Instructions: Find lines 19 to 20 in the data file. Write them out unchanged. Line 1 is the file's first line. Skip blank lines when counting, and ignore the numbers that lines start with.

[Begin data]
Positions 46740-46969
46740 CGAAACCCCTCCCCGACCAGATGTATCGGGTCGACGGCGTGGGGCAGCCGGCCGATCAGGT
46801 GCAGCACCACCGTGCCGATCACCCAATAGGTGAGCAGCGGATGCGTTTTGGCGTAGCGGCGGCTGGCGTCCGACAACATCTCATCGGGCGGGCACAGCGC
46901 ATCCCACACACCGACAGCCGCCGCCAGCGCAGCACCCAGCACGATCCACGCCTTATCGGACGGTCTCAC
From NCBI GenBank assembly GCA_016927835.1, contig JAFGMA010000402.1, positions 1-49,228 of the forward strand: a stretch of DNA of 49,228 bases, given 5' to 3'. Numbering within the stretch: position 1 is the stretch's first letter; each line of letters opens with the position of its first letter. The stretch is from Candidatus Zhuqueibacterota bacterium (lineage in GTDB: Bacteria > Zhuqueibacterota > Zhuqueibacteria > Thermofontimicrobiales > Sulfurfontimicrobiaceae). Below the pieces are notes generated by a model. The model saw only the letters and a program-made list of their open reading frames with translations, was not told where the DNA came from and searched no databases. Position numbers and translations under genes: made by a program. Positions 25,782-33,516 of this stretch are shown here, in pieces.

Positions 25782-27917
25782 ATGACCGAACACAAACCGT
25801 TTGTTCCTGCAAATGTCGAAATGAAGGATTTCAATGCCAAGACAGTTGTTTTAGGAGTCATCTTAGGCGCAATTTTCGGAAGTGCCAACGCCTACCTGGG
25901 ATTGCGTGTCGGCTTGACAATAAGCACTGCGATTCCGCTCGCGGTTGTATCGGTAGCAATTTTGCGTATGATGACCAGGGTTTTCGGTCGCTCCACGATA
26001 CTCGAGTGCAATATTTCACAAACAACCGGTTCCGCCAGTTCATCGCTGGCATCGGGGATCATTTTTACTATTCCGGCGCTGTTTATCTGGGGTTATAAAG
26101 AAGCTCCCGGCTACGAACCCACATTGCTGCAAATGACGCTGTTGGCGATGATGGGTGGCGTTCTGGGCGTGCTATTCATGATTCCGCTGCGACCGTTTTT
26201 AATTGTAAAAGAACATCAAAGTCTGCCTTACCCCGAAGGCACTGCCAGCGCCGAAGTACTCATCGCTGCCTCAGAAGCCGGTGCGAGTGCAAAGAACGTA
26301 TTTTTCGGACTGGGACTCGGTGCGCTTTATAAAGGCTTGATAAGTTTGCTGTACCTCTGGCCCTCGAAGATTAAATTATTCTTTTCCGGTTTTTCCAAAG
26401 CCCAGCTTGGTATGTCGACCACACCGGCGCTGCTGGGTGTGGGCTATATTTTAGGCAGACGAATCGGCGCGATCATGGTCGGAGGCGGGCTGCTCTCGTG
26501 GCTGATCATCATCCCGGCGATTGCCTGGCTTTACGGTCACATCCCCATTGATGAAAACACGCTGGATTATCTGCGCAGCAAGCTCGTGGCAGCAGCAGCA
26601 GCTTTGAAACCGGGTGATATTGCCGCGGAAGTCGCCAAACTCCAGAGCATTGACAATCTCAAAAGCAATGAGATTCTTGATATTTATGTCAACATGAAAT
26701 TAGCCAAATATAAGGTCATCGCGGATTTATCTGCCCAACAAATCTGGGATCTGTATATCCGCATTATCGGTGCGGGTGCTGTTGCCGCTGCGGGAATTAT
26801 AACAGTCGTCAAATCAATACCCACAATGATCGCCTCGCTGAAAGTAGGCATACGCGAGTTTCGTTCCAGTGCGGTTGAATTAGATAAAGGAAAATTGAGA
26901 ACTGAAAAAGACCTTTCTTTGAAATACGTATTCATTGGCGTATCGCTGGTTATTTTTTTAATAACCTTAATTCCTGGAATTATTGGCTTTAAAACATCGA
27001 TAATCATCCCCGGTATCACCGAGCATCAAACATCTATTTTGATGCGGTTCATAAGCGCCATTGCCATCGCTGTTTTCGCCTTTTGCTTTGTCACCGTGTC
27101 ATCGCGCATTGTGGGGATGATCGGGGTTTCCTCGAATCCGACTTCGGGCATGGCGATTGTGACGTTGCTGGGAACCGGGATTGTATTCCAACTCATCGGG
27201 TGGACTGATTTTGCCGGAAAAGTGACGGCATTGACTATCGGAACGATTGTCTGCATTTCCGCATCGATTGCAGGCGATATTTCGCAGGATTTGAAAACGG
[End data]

26901 ACTGAAAAAGACCTTTCTTTGAAATACGTATTCATTGGCGTATCGCTGGTTATTTTTTTAATAACCTTAATTCCTGGAATTATTGGCTTTAAAACATCGA
27001 TAATCATCCCCGGTATCACCGAGCATCAAACATCTATTTTGATGCGGTTCATAAGCGCCATTGCCATCGCTGTTTTCGCCTTTTGCTTTGTCACCGTGTC